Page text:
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ERIC Number: ED383325
Record Type: RIE
Publication Date: 1995
Pages: 5
Abstractor: N/A
Reference Count: N/A
ISBN: N/A
ISSN: N/A
Tracking Teachers' Personal Variables and Computer Use: Phase Two.
Marcinkiewicz, Henryk R.; Wittman, Timothy K.
A longitudinal study of teachers' computer use and personal variables which might predict that use was performed. The study was begun with questionnaires administered to 167 preservice undergraduate elementary education majors during their final year of study, and was repeated 3 years later after the 100 participants had graduated and had worked as teachers professionally for one year. For the first phase, participants were asked to respond to the questionnaires based on their expectations, while during the second phase they responded based on experience. The criterion variable measured was level of computer use. Personal variables included innovativeness; self-competence in using computers for teaching; perceived relevance of computer use in teaching; and teacher locus of control. The following results were discovered: (1) phase 1 analysis revealed 97% expected to use computers in teaching and only 2.7% did not expect to use computers at all; (2) phase 2 revealed 61% actually used computers and 39% did not use them at all for teaching; (3) Self-competence and perceived relevance predicted computer use in the first phase, but not in the second; (4) the correlation between perceived relevance and self-competence nearly doubled between phases; (5) locus of control from the first phase predicted computer use in the second; and (6) phase 2 actual computer use data were lower than Phase 1 expectations, but were somewhat better than that of an unrelated group of practicing teachers. (Contains nine references.) (MAS)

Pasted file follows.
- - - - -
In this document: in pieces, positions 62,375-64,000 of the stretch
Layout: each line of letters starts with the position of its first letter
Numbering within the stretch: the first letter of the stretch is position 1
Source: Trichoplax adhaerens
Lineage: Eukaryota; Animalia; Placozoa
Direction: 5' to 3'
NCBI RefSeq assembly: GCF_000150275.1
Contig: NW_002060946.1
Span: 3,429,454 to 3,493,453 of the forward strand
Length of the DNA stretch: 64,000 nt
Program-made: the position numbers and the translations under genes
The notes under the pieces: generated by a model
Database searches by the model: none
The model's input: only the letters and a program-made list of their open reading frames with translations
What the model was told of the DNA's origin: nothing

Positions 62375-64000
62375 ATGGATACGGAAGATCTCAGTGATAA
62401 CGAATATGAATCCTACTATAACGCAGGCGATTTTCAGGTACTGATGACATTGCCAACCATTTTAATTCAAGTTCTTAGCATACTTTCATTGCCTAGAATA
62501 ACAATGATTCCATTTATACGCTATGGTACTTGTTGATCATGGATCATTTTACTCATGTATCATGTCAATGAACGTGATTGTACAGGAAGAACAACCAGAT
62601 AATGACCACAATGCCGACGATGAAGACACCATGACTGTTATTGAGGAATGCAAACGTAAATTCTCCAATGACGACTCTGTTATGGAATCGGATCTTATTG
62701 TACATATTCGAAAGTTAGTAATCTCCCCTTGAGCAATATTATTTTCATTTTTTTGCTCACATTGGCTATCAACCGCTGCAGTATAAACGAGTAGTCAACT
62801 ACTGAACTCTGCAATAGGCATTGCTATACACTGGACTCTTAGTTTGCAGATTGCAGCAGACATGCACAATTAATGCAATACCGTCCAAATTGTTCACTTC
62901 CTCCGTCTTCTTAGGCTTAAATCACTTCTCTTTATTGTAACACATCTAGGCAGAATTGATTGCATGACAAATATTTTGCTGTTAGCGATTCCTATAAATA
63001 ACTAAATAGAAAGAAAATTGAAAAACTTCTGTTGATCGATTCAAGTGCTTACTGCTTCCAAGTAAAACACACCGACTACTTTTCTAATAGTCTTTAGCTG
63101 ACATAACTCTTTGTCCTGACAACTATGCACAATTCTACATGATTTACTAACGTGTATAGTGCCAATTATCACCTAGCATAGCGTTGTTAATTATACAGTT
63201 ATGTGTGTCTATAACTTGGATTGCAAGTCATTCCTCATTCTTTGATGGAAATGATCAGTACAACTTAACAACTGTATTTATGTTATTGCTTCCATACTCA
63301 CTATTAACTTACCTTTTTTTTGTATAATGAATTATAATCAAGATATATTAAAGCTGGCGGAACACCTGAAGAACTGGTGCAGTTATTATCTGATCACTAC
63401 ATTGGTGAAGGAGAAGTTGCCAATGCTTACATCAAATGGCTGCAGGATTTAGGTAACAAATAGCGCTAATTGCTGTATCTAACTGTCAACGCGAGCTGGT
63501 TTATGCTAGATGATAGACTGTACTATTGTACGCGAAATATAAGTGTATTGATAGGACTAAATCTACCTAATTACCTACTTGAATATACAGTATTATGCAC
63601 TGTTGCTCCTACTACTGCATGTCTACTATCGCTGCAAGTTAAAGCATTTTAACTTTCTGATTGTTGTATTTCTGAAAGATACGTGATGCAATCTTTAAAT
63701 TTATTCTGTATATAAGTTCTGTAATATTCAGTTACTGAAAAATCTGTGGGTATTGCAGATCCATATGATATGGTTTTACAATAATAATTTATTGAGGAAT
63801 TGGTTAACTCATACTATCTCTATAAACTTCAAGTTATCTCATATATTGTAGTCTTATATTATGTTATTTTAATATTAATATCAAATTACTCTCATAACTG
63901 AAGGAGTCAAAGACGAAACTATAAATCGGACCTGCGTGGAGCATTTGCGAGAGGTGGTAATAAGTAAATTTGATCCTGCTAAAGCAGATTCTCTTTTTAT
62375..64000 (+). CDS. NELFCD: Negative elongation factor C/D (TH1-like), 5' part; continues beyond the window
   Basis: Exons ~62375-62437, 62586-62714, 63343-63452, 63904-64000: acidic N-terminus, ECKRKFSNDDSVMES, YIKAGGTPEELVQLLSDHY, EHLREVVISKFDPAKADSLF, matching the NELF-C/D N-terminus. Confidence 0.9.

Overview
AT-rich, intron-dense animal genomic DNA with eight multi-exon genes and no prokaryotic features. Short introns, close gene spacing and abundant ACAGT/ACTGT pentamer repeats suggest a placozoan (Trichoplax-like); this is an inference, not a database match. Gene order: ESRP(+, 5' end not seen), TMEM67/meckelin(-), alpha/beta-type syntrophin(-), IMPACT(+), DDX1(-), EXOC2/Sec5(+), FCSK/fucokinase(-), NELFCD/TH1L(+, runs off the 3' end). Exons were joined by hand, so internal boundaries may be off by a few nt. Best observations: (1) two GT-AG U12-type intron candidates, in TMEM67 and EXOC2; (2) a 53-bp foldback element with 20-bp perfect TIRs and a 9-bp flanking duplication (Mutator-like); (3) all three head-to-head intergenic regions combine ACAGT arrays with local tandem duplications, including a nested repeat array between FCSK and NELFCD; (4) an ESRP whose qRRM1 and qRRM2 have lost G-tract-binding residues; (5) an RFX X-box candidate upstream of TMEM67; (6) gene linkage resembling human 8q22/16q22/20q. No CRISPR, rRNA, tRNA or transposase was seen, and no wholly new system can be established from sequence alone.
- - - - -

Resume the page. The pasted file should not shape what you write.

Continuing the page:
Publication Type: Reports - Research; Speeches/Meeting Papers
Education Level: N/A
Audience: N/A
Language: English
Sponsor: N/A
Authoring Institution: N/A
Note: In: Proceedings of the 1995 Annual National Convention of the Association for Educational Communications and Technology (AECT), (17th, Anaheim, CA, 1995); see IR 017 139.